Have you recently started cycling? Fortunately, it’s a relatively straightforward hobby to get into, and apart from purchasing a bike if you don’t have one already, it commands very few additional costs. However, there are a few things you might want to bear in mind before you swing your leg over the saddle for the first time.
Like any hobby, cycling has a list of essential equipment needed to ensure that you can partake safely and to the best of your ability. Yet, if you’ve never cycled before, you might be wondering how to pick cycling gear and what you’ll need to get started besides the apparent requirement of a bike.
Luckily, you don’t need an extensive range of equipment– just determination and the ability to turn the pedals. As you get more and more into the hobby, you can purchase additional accessories and gear to make the activity more enjoyable. But for now, we’ve created this article listing several pieces of gear you’ll need to wear while riding your bike – keep reading to find out more.
Depending on how often you intend to use your bike and how long you plan to cycle at a time, the gear you wear needs to reflect this. Suppose you’re only planning to cycle short distances such as back and forth between your office and your house or occasionally down to the convenience store. In that case, you will likely be okay wearing regular clothes.
On the other hand, if you intend to get into cycling properly and would like to tackle longer distances, join a cycling club, or enter charity races, then padded shorts will be a worthwhile investment. It may sound funny but trust us; your backside will be thanking you later!
No matter how cushioned your saddle might be, extended periods of use can cause your glutes to feel numb or sore, which the extra layer of cushioning that padded shorts provide aims to reduce. If you feel self-conscious about wearing them on their own, you can disguise them by slipping on a pair of baggy shorts over the top.
Like most sportswear pieces, padded shorts are available in various textures, styles, brands, and colors. Depending on which ones you opt to buy, you can expect to fork out anywhere between $25 to over $300; there is something for all budgets. Consider looking at buyers’ guides to get more inspiration.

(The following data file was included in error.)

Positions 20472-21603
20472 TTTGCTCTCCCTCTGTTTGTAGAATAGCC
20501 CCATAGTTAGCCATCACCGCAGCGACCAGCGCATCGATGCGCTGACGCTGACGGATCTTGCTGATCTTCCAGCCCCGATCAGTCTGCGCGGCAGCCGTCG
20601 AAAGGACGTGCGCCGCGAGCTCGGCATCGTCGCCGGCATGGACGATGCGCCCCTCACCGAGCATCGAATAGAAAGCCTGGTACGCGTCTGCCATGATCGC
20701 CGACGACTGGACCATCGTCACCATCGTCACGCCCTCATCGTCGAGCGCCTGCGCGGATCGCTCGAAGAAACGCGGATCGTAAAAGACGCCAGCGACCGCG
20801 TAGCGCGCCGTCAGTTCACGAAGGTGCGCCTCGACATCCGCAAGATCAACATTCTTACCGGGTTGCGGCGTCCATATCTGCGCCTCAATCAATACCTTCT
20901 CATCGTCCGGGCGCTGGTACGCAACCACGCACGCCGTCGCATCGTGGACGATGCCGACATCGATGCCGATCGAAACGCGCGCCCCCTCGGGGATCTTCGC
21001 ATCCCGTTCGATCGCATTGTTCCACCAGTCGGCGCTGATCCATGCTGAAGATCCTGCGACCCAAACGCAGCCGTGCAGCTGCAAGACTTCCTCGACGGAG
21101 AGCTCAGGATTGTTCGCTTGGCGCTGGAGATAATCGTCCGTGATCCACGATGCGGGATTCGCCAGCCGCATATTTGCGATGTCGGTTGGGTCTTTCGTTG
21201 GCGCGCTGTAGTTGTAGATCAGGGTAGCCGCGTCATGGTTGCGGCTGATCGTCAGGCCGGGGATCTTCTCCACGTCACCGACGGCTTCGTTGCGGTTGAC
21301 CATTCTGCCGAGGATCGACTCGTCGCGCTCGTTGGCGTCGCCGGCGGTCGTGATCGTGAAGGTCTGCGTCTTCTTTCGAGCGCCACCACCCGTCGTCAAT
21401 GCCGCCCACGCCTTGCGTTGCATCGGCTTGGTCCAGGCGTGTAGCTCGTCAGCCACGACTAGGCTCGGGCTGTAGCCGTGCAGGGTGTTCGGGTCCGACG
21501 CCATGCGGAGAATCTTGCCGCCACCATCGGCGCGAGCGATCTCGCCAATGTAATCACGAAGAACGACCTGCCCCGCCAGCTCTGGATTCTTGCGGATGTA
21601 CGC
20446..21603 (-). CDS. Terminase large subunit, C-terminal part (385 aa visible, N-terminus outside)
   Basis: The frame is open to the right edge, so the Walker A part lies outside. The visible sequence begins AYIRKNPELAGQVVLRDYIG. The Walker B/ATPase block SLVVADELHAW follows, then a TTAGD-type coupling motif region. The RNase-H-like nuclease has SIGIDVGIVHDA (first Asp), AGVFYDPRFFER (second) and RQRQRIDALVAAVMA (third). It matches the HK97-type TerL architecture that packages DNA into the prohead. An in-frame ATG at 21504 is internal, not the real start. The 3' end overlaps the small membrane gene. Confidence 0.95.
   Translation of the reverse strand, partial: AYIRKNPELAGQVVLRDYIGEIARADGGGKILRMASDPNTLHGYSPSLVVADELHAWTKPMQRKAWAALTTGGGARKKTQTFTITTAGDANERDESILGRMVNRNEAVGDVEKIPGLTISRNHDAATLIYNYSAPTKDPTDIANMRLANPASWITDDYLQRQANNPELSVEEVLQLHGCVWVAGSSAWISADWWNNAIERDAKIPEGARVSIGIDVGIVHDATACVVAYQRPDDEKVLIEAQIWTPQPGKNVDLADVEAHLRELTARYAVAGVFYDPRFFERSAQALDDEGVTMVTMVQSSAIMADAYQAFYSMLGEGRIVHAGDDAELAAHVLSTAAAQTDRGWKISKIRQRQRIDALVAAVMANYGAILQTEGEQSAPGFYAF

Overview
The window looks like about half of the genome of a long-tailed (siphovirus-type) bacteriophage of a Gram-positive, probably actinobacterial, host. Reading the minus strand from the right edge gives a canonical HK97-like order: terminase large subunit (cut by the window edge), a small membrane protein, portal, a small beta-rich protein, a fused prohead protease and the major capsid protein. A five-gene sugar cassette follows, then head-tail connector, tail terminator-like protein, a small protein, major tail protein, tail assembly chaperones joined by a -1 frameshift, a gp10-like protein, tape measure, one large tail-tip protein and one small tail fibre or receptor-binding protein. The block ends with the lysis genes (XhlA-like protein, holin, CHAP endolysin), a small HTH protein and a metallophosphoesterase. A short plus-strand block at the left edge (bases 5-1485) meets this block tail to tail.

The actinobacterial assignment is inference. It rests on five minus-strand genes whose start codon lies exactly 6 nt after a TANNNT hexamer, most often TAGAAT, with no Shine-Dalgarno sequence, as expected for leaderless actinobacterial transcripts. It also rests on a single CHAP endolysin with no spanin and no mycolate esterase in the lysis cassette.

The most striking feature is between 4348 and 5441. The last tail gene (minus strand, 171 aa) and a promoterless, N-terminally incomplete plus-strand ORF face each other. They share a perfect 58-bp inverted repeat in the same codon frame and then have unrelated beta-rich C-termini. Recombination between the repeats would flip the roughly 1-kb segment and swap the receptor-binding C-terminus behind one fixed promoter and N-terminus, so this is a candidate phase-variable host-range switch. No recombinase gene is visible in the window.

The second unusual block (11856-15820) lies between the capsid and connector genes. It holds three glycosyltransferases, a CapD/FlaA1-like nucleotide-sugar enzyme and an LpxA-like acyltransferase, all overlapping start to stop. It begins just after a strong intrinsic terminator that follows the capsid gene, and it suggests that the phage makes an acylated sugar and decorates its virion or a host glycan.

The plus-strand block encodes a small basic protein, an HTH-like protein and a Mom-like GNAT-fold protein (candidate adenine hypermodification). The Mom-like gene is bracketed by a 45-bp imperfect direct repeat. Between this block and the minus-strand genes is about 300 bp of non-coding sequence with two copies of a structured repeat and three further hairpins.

If you’re cycling between your house and workplace, you’ll find that a simple cotton shirt is suitable for shorter rides; however, they are not designed for lengthier rides. Cycling jerseys are made from a unique material that can adapt to all types of weather, keeping you cool on sunnier days yet dry on rainy ones.
Typically, they are designed with a long zip down the front for ventilation and have a couple of pockets for storing mid-ride snacks and other supplies that you might require. Like padded shorts, cycling jerseys also come in wide varieties, can cater to conditions like wet or warm weather, and can be worn with other cycling accessories like gilets.
If you’d like to learn more about how to pick cycling gear, look at online buyer guides or blog posts from knowledgeable cycling experts like Velosurance. Primarily a bike insurance provider, their website is also full of valuable resources aimed at both novice and seasoned cyclists, with topics ranging from maintenance tips to how to pick cycling gear. Consider following their blog to stay in the loop with all the latest cycling-related issues or visiting their website for more information about their insurance policy that covers you and your bike against most biking scenarios.
At times cycling can be a two-in-one workout, improving your strength and cardiovascular endurance through balance, control, and peddling. Due to this, cycling can be a very demanding activity, especially in severe weather conditions, meaning that your energy will deplete over time, and you may become dehydrated.
Exercising can be thirsty, hungry work, so cyclists must keep hydrated and have the gear to help them achieve this. Most bikes come with bolts down the side of the frame, which cyclists can use to attach bottle cages into which a water bottle can be stored.
To accompany your bottle cage, you can purchase a cycling bottle that can be reused repeatedly since they are easy to clean and can be drunk on the go. They also offer environmental benefits since they are designed to be multi-use, unlike traditional plastic bottles, in which for every six bottles purchased, only one is recycled.
Bottle cages aren’t an essential cycling accessory since you can easily fit a water bottle into your cycling jersey. However, they aren’t the most secure or straightforward way of storing a beverage on long-distance bike rides.